Grace's Guide To British Industrial History

Registered UK Charity (No. 115342)

Grace's Guide is the leading source of historical information on industry and manufacturing in Britain. This web publication contains 147,919 pages of information and 233,587 images on early companies, their products and the people who designed and built them.

Grace's Guide is the leading source of historical information on industry and manufacturing in Britain. This web publication contains 147,919 pages of information and 233,587 images on early companies, their products and the people who designed and built them.

Difference between revisions of "Tees Viaduct"

From Graces Guide
(Created page with "DEMOLISHED in 1971. Located to the west of Barnard Castle Station, it was 244 yards long and 132 feet high. Designed by Thomas Bouch for the South Durham and Lancashire...")
 
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Located to the west of Barnard Castle Station, it was 244 yards long and 132 feet high. Designed by [[Thomas Bouch]] for the [[South Durham and Lancashire Union Railway]] over Stainmore. Opened in 1861. It had lattice girders supported by masonry piers, all of slender proportions. Remained in use until April 1965. Demolition started in 1971, but the stone abutments survive.<ref>[http://www.forgottenrelics.co.uk/bridges/demolished/index.html] Forgotten Relics website - Demolished Viaducts</ref>
Located to the west of Barnard Castle Station, it was 244 yards long and 132 feet high. Designed by [[Thomas Bouch]] for the [[South Durham and Lancashire Union Railway]] over Stainmore. Opened in 1861. It had lattice girders supported by masonry piers, all of slender proportions. Remained in use until April 1965. Demolition started in 1971, but the stone abutments survive.<ref>[http://www.forgottenrelics.co.uk/bridges/demolished/index.html] Forgotten Relics website - Demolished Viaducts</ref>


1914 Contract for reconstruction placed with the Motherwell Bridge Co. There were two  approach spans  of 21ft. long, and five  spans at 110ft.  centres,  each  made  up  of three girders. The  height  of  the  viaduct  from  the  river  was  132ft.  The central girder of each span was strengthened and retained, while the rest of the metal structure was completely renewed. <ref>[https://www.gracesguide.co.uk/Special:MemberUsers?file=b/b4/Er19140327.pdf] The Engineer, 27 March 1914</ref>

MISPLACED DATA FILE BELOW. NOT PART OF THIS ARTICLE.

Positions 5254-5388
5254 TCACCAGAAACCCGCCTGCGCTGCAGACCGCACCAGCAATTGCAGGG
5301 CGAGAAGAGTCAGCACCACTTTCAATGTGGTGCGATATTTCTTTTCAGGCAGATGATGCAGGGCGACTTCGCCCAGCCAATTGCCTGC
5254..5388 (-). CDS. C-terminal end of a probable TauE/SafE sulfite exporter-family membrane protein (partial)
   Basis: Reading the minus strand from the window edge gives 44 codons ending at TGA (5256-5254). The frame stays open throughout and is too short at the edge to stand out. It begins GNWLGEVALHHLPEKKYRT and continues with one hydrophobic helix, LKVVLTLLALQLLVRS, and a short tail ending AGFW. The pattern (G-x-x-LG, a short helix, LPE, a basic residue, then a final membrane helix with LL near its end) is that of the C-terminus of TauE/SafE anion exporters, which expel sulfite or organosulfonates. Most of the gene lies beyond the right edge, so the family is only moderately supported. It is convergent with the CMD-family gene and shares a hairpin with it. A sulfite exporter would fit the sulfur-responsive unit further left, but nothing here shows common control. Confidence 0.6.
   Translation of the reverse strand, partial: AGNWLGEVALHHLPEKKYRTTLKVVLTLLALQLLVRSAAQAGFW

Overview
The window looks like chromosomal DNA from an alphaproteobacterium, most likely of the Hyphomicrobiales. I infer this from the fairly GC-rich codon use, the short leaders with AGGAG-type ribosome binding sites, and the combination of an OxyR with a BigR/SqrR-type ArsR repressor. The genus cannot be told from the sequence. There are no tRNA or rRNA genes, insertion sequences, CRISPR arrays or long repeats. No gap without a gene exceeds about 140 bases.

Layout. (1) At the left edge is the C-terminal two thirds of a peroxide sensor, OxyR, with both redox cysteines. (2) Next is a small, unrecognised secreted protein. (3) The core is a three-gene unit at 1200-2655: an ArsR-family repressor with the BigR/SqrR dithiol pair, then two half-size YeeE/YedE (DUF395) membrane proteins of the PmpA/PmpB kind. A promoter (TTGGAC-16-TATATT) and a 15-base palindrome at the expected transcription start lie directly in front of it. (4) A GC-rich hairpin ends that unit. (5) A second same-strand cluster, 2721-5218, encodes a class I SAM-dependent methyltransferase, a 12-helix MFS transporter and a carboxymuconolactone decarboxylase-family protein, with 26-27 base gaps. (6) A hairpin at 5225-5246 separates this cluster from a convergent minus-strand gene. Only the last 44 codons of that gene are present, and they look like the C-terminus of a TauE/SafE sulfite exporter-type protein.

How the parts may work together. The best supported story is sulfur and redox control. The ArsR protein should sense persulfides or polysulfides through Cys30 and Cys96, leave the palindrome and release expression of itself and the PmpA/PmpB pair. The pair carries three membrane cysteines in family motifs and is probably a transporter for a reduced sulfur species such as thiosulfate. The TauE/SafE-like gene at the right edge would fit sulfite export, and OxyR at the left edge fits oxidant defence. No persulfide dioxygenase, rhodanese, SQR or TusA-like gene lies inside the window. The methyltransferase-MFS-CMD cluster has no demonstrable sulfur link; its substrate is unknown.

1914 Contract for reconstruction placed with the [[Motherwell Bridge and Engineering Co|Motherwell Bridge Co]]. There were two  approach spans  of 21ft. long, and five  spans at 110ft.  centres,  each  made  up  of three girders. The  height  of  the  viaduct  from  the  river  was  132ft.  The central girder of each span was strengthened and retained, while the rest of the metal structure was completely renewed. <ref>[https://www.gracesguide.co.uk/Special:MemberUsers?file=b/b4/Er19140327.pdf] The Engineer, 27 March 1914</ref>





Revision as of 11:16, 25 November 2021

DEMOLISHED in 1971.

Located to the west of Barnard Castle Station, it was 244 yards long and 132 feet high. Designed by Thomas Bouch for the South Durham and Lancashire Union Railway over Stainmore. Opened in 1861. It had lattice girders supported by masonry piers, all of slender proportions. Remained in use until April 1965. Demolition started in 1971, but the stone abutments survive.[1]

1914 Contract for reconstruction placed with the Motherwell Bridge Co. There were two approach spans of 21ft. long, and five spans at 110ft. centres, each made up of three girders. The height of the viaduct from the river was 132ft. The central girder of each span was strengthened and retained, while the rest of the metal structure was completely renewed. [2]


See Also

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Sources of Information

  1. [1] Forgotten Relics website - Demolished Viaducts
  2. [2] The Engineer, 27 March 1914